We thank Mr Peter Ong Teck Sin for his thoughts in his letter (Limit role of lawyers in family justice system; Jan 20).
While it is not mandatory for parties to engage lawyers to represent them in divorce proceedings, they often do so because they recognise that divorce outcomes have far-reaching, long-lasting and deeply impacting consequences on both parties and the children involved.
Lawyers offer the best combination of empathy and objectivity necessary to make right choices.
Because of their experience and training, they are often able to heal the familial conflict by offering support and enabling parties to see the light in spite of the heat in a matrimonial dispute.
In his letter, Mr Ong appears to imply that the complexity of family proceedings is measured by the size of the matrimonial asset pool. This is not the case.
At the heart of most divorce proceedings is the issue of the best interests of the children and a spouse's concern over accommodation and financial security.
Compassionate family lawyers enable parties to part ways less acrimoniously and with less trauma for their children.
Mr Ong also theorises that time and effort spent by lawyers would be reduced in a "low bono" model.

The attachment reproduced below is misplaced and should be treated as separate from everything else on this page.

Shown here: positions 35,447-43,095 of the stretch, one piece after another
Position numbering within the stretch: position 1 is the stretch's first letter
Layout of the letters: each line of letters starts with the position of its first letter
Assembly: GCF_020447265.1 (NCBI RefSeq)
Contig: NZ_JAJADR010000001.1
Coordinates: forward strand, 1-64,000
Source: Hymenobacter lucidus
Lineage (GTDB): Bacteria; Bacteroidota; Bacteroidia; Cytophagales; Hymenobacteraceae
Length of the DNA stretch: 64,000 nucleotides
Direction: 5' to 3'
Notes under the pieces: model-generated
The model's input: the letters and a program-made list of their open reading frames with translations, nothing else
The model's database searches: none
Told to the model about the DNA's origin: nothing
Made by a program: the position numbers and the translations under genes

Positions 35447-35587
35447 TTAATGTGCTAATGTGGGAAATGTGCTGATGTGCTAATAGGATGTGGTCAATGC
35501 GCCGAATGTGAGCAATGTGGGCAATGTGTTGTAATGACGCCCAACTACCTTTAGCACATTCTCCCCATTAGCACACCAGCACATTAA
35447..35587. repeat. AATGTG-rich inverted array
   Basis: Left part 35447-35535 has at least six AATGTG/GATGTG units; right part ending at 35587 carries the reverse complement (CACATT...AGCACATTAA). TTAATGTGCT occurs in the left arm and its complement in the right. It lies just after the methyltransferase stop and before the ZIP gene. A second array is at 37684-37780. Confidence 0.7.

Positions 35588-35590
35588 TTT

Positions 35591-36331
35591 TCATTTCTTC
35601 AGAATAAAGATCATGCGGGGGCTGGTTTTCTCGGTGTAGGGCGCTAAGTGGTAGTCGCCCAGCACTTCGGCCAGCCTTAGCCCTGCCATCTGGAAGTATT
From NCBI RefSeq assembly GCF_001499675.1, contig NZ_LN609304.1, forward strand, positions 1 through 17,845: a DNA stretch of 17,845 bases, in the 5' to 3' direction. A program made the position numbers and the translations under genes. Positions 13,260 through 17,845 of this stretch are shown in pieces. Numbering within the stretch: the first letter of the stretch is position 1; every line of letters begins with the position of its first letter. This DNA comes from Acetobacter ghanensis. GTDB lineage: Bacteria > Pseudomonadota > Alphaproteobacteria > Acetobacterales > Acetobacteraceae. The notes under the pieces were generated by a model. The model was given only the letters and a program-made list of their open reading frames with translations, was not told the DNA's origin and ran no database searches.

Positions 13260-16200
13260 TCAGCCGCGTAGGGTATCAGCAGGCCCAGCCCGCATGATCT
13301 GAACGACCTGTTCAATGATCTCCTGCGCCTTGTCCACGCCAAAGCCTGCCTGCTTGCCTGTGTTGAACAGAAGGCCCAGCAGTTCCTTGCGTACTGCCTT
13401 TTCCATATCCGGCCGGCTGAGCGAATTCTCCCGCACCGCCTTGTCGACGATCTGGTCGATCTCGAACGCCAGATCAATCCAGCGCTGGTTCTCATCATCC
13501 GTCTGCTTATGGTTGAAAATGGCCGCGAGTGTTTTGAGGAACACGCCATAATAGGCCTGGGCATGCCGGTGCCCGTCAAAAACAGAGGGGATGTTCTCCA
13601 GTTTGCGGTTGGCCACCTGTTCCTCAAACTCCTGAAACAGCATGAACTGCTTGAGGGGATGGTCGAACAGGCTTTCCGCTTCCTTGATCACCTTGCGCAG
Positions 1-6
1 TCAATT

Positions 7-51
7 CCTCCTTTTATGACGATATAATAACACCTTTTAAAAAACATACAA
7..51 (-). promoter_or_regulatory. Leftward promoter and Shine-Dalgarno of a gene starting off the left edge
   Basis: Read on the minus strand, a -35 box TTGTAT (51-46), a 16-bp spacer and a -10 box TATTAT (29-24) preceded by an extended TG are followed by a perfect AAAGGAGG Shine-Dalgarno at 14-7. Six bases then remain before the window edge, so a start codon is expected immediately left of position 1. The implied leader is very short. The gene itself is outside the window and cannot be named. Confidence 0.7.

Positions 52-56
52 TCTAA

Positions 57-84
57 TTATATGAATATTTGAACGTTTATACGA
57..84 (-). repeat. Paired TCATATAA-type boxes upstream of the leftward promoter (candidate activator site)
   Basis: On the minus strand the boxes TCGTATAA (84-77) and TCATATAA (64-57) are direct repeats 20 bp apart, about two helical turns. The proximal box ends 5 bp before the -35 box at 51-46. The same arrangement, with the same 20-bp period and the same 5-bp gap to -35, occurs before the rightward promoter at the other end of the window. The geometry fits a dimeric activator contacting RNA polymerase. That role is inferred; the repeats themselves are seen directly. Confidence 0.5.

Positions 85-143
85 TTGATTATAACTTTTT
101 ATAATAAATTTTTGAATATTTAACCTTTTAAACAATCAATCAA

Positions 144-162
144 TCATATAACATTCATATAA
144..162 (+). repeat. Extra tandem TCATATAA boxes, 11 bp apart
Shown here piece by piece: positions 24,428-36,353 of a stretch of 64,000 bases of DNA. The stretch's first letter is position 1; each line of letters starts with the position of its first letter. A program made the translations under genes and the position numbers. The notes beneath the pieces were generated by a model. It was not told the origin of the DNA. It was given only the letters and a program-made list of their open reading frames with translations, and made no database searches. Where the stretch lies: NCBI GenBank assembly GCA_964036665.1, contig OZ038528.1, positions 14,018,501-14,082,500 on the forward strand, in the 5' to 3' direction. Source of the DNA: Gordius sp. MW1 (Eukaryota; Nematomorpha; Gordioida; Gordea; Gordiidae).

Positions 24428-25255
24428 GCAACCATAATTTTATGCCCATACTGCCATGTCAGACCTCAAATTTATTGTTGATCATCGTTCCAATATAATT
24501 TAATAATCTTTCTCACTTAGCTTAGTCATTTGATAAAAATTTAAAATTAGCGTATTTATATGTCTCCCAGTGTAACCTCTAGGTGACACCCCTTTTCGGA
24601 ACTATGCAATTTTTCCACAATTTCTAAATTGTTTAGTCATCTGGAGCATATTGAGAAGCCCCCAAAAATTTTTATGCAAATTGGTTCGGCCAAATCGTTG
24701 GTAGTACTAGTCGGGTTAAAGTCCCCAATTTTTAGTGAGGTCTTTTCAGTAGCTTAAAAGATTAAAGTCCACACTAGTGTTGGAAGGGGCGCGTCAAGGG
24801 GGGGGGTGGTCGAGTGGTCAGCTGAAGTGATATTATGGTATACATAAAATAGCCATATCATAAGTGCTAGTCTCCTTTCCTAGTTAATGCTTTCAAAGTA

The Law Society assures Mr Ong that standards of competence and ethics do not fluctuate depending on whether a legal matter is pro bono, low bono or full fee paying.
In family law practice, in particular, access to justice is important, and while legal aid is available, there are still clients who do not qualify for legal aid but at the same time are unable to afford a lawyer.
Family law practitioners often sacrifice their own family time by attending to their clients, even after office hours and on weekends.
Sometimes, the clients' issues are not legal ones, but the lawyers take the calls anyway.
Yet, these lawyers continue to remain passionate about practising family law. They seek to make a difference in their clients' lives by living out the calling of "lawyer-healers".
The Law Society of Singapore